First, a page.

Privacy guidelines to enhance coordination of care, keep away from discrimination in remedy.
The U.S. Department of Health and Human Services (HHS) announced proposed changes to the Confidentiality of Substance Use Disorder (SUD) Patient Records below 42 CFR half 2 (Part 2). The federal guidelines shield affected person privateness and data regarding remedy associated to substance use challenges from unauthorized disclosures, in keeping with HHS.
The rule will increase coordination amongst suppliers of remedy for substance use challenges whereas including protections for sufferers regarding data disclosure to keep away from discrimination.
“Varying requirements of privacy laws can slow treatment, inhibit care, and perpetuate negative stereotypes about people facing substance use challenges,” HHS Secretary Xavier Becerra mentioned in a information launch. “This proposed rule would improve coordination of care for patients receiving treatment while strengthening critical privacy protections to help ensure individuals do not forego life-saving care due to concerns about records disclosure.”
The Notice of Proposed Rulemaking (NPRM) is scheduled to be revealed Dec. 2 within the Federal Register, which is able to open a 60-day public remark interval. HHS has posted a replica of the discover on-line, with an online fact sheet, and feedback could also be submitted via regulations.gov.
HHS is publishing the NPRM via the Office for Civil Rights (OCR) and the Substance Abuse and Mental Health Services Administration (SAMHSA).
The new guidelines comply with years of physicians, sufferers, households, and society generally reeling from crisis levels of opioid addiction and overdose. This month, the U.S. Centers for Disease Control and Prevention updated the guidelines for physicians contemplating prescribing opioids for sufferers’ ache aid.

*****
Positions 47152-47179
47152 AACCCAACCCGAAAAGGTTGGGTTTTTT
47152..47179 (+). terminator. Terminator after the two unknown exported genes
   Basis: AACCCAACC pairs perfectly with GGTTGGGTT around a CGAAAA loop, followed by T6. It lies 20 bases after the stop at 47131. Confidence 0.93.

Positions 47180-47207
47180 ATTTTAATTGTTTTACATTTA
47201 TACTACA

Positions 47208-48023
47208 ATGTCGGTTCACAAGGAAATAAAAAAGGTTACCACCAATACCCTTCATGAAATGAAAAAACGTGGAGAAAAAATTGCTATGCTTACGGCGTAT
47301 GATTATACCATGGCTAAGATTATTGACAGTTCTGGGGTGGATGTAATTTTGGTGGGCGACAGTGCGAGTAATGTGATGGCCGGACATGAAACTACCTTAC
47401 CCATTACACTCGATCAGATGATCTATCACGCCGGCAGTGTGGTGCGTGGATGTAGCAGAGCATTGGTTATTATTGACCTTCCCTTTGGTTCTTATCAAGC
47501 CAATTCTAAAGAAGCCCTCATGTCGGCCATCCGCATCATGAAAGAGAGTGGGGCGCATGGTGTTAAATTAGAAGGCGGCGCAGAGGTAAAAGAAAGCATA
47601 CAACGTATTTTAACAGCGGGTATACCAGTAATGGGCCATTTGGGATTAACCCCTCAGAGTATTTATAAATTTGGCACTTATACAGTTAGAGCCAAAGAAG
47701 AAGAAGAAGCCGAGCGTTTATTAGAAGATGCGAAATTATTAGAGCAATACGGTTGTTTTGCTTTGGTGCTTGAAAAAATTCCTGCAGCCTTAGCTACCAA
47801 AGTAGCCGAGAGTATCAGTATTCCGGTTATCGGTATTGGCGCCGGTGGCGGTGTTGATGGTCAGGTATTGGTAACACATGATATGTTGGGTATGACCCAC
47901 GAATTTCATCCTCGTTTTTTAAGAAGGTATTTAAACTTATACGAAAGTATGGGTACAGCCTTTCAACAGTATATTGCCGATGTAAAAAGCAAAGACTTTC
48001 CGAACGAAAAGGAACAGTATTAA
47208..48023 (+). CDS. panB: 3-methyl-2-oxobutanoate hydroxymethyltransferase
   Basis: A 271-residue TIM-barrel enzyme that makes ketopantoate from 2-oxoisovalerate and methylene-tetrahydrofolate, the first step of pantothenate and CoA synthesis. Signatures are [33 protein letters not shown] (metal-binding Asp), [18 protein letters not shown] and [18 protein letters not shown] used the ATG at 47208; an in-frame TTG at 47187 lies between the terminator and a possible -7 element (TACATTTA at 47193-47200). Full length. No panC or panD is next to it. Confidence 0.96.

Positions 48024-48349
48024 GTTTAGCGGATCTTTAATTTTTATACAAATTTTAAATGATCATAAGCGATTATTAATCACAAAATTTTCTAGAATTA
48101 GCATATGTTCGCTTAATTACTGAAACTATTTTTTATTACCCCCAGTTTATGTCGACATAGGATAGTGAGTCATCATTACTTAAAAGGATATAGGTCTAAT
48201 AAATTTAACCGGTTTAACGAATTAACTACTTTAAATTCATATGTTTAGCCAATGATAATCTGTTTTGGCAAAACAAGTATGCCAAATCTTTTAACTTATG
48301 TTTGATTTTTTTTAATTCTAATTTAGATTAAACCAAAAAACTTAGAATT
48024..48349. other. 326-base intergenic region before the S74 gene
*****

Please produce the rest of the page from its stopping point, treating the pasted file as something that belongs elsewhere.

Align with HIPAA
The new rule would implement provisions of Section 3221 of the Coronavirus Aid, Relief, and Economic Security Act (CARES Act) that require HHS to convey Part 2 into higher alignment with sure points of the Health Insurance Portability and Accountability Act of 1996 (HIPAA) Privacy, Breach Notification, and Enforcement Rules, in keeping with HHS.
Proposed modifications embrace:
- Permitted use and disclosure of Part 2 data based mostly on a single affected person consent given as soon as for all future makes use of and disclosures for remedy, cost, and well being care operations.
- Permitted redisclosure of Part 2 data in any method permitted by the HIPAA Privacy Rule, with sure exceptions.
- New affected person rights below Part 2 to acquire an accounting of disclosures and to request restrictions on sure disclosures, as additionally granted by the HIPAA Privacy Rule.
- Expanded prohibitions on the use and disclosure of Part 2 data in civil, felony, administrative, and legislative proceedings.
- New HHS enforcement authority, together with the imposition of civil cash penalties for violations of Part 2.
- Updated breach notification necessities to HHS and affected sufferers.
- Updated HIPAA Privacy Rule Notice of Privacy Practices necessities to handle makes use of and disclosures of Part 2 data and particular person rights with respect to these data.
Part 2 presently imposes completely different necessities for SUD remedy data protected by Part 2 than the HIPAA Privacy Rule. That can create obstacles to data sharing by sufferers and amongst well being care suppliers and create twin obligations and compliance challenges for regulated entities, in keeping with HHS.
The federal division understands it’s essential for sufferers to higher align the Part 2 guidelines and program with HIPAA, OCR Director Melanie Fontes Rainer mentioned within the information launch.
“This proposed rule helps decrease burdens on patients and providers, improves coordination and increases access to care and treatment, while protecting confidentiality of treatment records,” Rainer mentioned.
SAMHSA has a precedence to make efficient therapies and restoration helps for SUD extra accessible to all who want them, SAMHSA chief Miriam E. Delphin-Rittmon, PhD, mentioned within the information launch. Delphin-Rittmon is also HHS Assistant Secretary for Mental Health and Substance Use.
“Bringing Part 2 requirements into closer alignment with HIPAA will support more effective coordination for people accessing care,” Delphin-Rittmon mentioned. “At the same time, the proposed rule mitigates the discrimination and stigma that we know too often people with SUDs experience.”